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The Ops Stop: Review the current Operating Circulars

The Ops Stop provides your organization with a one-stop shop full of helpful operational resources offered by the Federal Reserve Banks. For this installment of the series, we are highlighting the Federal Reserve Banks’ Operating Circulars (OCs).

Did you know that the Federal Reserve Financial Services are governed by the terms and conditions that are set forth in the Federal Reserve Banks’ OCs? Visit the Operating Circulars page to view the most current versions.

OC 1 – Contains the terms for opening, maintaining and terminating a master account with a Federal Reserve Bank, as well as general provisions regarding Reserve Bank services applicable to institutions whether or not they maintain a Reserve Bank account.

OC 2 – Contains the provisions that apply to a financial institution’s cash transactions with a Federal Reserve Bank.

OC 3 – Applies to the handling of all cash items that the Federal Reserve Banks accept for forward collection and all returned checks that we accept for return.

OC 4 – Applies to clearing and settlement of commercial Automated Clearing House (ACH) credit and debit items by the Federal Reserve Banks, sending banks and receiving banks.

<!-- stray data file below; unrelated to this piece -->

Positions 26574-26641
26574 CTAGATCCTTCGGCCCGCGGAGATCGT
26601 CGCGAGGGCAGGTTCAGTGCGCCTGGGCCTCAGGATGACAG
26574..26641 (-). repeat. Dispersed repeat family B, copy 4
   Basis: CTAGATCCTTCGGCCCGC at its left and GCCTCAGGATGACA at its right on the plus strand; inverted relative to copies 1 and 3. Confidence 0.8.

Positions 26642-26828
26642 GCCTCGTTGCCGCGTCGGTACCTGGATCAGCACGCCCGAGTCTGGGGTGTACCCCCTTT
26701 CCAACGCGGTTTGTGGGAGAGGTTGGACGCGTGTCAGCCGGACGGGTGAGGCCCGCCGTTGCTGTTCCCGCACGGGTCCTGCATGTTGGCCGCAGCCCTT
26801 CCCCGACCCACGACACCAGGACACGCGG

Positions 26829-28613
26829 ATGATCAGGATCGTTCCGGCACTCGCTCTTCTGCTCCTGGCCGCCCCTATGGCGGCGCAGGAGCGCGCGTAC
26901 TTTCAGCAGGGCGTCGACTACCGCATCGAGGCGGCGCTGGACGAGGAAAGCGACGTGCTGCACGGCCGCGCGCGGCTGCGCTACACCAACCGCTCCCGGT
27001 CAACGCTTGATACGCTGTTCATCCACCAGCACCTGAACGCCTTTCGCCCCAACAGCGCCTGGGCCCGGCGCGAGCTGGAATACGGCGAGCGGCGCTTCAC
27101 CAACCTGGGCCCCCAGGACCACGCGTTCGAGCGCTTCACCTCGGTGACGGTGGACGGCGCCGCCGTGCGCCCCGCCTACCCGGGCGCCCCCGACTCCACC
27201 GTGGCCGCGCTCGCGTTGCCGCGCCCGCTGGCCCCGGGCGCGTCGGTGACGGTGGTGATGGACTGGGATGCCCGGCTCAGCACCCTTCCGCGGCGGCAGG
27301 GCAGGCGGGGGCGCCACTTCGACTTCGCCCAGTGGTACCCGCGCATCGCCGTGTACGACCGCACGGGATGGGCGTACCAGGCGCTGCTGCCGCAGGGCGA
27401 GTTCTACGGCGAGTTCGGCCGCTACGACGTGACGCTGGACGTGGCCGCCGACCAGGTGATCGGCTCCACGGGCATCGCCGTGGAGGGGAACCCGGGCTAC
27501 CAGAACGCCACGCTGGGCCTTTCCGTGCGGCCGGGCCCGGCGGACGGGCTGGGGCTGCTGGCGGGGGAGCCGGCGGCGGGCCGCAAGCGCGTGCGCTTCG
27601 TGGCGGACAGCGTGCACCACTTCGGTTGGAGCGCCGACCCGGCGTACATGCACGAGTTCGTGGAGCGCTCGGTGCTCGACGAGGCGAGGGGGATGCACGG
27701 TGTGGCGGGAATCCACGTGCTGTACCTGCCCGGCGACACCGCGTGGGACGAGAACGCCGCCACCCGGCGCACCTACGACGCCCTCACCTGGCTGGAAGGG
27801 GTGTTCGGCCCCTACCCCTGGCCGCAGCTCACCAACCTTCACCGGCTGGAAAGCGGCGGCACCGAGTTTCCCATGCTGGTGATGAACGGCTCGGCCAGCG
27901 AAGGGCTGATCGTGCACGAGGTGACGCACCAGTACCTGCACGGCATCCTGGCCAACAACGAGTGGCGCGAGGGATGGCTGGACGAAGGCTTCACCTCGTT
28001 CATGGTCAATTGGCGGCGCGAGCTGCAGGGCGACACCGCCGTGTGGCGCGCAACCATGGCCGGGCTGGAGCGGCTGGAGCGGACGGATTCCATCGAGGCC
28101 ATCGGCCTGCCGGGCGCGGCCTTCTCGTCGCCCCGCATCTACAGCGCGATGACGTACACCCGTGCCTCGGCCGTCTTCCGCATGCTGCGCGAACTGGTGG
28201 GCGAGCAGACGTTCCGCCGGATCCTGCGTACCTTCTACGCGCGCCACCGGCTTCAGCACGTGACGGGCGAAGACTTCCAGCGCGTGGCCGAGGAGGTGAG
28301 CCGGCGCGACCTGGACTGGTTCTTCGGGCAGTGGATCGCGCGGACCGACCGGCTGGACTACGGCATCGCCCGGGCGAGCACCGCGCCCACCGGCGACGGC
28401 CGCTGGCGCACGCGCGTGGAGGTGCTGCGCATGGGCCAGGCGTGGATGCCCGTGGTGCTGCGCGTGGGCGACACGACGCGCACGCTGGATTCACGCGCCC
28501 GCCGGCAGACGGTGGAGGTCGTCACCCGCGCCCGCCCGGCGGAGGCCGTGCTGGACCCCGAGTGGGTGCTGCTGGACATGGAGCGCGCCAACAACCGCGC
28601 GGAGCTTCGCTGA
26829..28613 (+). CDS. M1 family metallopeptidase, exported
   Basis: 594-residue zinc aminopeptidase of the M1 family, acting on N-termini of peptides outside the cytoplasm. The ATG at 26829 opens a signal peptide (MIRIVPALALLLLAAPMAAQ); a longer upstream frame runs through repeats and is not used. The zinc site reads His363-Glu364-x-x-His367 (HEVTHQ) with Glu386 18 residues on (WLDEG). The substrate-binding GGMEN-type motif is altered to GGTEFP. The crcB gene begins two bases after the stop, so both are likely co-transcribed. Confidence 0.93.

OC 5 – Includes the terms under which an institution may access or send certain services and applications provided by a Federal Reserve Bank, in each case, by means of an electronic connection. OC 5 was updated effective October 15.

OC 6 – Applies to funds transfers made through the Fedwire Funds Service, along with subpart B of Regulation J.

OC 7 – Contains the terms under which the Federal Reserve Banks maintain securities accounts and effect transfers of book-entry securities for participants.

OC 9 – Contains three main sections applicable to Treasury programs under 31 CFR Parts 202, 203 and 225.

OC 10 – Contains the terms under which an entity may obtain Advances from, incur Obligations to, or pledge Collateral to a Federal Reserve Bank.

OC 12 – Contains the terms under which the Federal Reserve Banks provide certain settlement services through what is called the National Settlement Service.